Asaad (transliteration: Asʿad, Arabic: أسعد) (not to be confused with Asad) is an Arabic name for boys that means “happier”, “happiest”, “more fortunate”, “most fortunate”, the word implies both joy and luck.12 It is the comparative and superlative form of Saʿīd. The word Asaad also refers to a disease like mange that debilitates camels.34 It is unclear whether the name was used in ancient Arabia with the meaning of “happy/lucky” or with reference to this disease (names with negative meanings were common among the ancient Arabians due to the belief that such names warded off the harms of envy). Asaad is also the name of an Arabian tribe5 which belongs to the larger tribe of Nahd, which belongs to Quḍāʿah.
Asaad is also spelled As’ad, As’aad and Asad.
There are 11 Companions of the Prophet Muhammad named Asaad:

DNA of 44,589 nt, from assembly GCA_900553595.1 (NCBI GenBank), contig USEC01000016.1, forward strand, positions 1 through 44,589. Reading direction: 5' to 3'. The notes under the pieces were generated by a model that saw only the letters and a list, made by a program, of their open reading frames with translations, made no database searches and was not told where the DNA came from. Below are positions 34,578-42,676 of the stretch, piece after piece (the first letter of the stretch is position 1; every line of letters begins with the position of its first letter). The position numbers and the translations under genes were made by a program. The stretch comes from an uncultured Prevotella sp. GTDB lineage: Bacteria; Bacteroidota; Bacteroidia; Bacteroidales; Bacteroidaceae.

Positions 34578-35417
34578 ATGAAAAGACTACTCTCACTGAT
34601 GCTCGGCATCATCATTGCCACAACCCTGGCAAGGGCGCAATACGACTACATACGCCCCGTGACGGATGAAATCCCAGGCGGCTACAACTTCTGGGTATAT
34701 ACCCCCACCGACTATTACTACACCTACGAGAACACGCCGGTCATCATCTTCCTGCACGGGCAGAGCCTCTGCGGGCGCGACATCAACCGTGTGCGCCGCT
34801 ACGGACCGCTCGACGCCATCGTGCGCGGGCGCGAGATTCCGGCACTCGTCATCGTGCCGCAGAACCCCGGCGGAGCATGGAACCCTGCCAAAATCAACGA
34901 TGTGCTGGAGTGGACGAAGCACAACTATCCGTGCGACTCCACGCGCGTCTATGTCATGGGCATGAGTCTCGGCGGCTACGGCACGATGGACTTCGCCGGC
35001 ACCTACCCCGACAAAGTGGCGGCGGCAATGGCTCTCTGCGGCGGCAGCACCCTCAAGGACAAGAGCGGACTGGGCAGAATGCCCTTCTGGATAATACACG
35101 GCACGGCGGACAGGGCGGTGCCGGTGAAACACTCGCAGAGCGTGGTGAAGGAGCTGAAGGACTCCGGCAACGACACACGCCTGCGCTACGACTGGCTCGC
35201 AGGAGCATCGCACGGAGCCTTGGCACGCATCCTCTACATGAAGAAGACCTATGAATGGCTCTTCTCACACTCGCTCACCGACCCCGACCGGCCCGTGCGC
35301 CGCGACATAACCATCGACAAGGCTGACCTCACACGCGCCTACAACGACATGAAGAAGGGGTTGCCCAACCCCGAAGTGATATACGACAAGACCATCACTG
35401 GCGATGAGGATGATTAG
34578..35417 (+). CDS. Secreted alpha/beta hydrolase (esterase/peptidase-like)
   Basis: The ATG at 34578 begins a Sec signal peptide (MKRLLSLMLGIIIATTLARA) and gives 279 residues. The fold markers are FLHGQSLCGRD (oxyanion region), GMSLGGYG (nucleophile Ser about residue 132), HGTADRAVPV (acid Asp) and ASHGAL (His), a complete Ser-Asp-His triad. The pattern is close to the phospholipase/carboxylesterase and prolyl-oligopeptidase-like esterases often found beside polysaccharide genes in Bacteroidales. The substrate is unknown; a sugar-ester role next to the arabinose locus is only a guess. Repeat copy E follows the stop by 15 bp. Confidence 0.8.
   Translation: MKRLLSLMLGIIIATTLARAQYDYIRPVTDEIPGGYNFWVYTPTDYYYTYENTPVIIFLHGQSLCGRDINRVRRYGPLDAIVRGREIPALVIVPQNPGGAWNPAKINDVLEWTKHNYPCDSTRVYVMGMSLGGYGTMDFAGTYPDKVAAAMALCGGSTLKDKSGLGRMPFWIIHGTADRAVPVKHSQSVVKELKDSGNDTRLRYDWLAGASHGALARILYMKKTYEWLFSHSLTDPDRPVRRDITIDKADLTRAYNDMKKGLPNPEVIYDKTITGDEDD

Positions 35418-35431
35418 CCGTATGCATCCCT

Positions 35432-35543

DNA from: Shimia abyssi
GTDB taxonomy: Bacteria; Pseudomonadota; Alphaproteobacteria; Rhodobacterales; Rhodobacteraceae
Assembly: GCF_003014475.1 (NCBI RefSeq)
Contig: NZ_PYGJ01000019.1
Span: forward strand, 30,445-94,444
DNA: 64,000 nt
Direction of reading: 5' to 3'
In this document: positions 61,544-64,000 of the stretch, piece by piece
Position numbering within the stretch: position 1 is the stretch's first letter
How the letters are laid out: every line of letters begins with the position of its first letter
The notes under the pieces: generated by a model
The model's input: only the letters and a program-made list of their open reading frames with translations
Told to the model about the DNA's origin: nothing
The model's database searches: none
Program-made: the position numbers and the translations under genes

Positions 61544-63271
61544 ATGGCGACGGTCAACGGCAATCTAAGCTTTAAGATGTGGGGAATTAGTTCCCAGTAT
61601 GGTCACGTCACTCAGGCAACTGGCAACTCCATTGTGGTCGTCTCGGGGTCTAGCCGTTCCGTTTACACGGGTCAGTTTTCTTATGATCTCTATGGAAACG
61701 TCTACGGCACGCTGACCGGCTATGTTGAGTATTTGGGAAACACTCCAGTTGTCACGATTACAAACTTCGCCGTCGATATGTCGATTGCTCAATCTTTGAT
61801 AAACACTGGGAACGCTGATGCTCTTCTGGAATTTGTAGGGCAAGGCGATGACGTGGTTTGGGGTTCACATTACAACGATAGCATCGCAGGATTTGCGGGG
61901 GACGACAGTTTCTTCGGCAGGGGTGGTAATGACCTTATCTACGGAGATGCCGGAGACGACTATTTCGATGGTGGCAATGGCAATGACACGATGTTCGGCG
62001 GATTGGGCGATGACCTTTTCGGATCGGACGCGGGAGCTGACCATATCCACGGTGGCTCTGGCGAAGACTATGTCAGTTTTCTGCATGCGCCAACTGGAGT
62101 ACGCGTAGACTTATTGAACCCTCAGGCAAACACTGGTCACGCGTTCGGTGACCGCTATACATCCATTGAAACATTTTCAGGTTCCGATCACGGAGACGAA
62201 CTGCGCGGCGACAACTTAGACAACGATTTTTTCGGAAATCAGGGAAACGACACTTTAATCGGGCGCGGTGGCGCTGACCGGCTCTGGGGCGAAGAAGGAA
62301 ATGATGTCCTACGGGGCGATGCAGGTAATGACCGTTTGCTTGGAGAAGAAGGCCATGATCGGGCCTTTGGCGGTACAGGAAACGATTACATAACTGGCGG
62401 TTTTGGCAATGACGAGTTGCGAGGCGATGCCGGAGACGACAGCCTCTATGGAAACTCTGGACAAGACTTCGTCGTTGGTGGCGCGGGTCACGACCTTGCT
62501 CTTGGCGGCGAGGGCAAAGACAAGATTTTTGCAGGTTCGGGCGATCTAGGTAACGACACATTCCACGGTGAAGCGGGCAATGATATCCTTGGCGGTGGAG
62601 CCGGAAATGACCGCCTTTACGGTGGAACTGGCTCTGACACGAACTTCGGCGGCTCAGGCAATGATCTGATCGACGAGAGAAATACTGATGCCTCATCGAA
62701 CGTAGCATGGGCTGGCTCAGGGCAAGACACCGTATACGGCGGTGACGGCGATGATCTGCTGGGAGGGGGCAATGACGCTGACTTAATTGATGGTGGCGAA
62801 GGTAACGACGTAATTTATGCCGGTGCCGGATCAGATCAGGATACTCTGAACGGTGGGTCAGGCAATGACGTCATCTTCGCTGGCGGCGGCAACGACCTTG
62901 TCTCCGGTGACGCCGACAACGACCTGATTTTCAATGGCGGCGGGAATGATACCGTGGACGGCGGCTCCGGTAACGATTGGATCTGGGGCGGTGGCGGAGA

- Asaad bin Harithah أسعد بن حارثة
- Asaad bin Harithath al-Ansari al-Sa`idi أسعد بن حارثة الأنصاري الساعدي
- Asaad bin Haram al-Khazraji أسعد بن حرام الخزرجي
- Asaad al-Khair أسعد الخير
- Asaad bin Zurarah أسعد بن زُرارة
- Asaad bin Salamah al-Ashhali al-Ansari أسعد بن سلامة الأشهلي الأنصاري
- Asaad bin Sahl bin Haneef أسعد بن سهل بن حنيف
- Asaad bin Abdullah bin Malik أسعد بن عبد الله بن مالك
- Asaad bin Atiyyah bin Ubaid أسعد بن عطية بن عبيد
- Asaad bin Yarboo` al-Ansari أسعد بن يربوع الأنصاري
- Asaad bin Yazeed bin al-Faakah أسعد بن يزيد بن الفاكة
Below is the name Asaad written in Arabic naskh script:
Below is the name Asaad written in Arabic kufi script:
- Al-Maghrib fi Tarteeb al-Ma`rib by al-Mutarrizi (d. 1213 CE), entry for سعد.
- Al-Mufradaat fi Ghareeb al-Qur’aan by al-Raaghib al-Asfahaani (d. c. 1109 CE), entry for سعد.
- Al-Shawaarid by al-Saghaani (d. 1252 CE), entry for سعد.
- Taaj al-Aroos by Murtada al-Zabidi (d. 1790 CE), entry for سعد.
- Al-Muhkam wal Muheet al-Aadham by Ibn Seedah al-Mursi (d. 1066 CE), entry for سعد.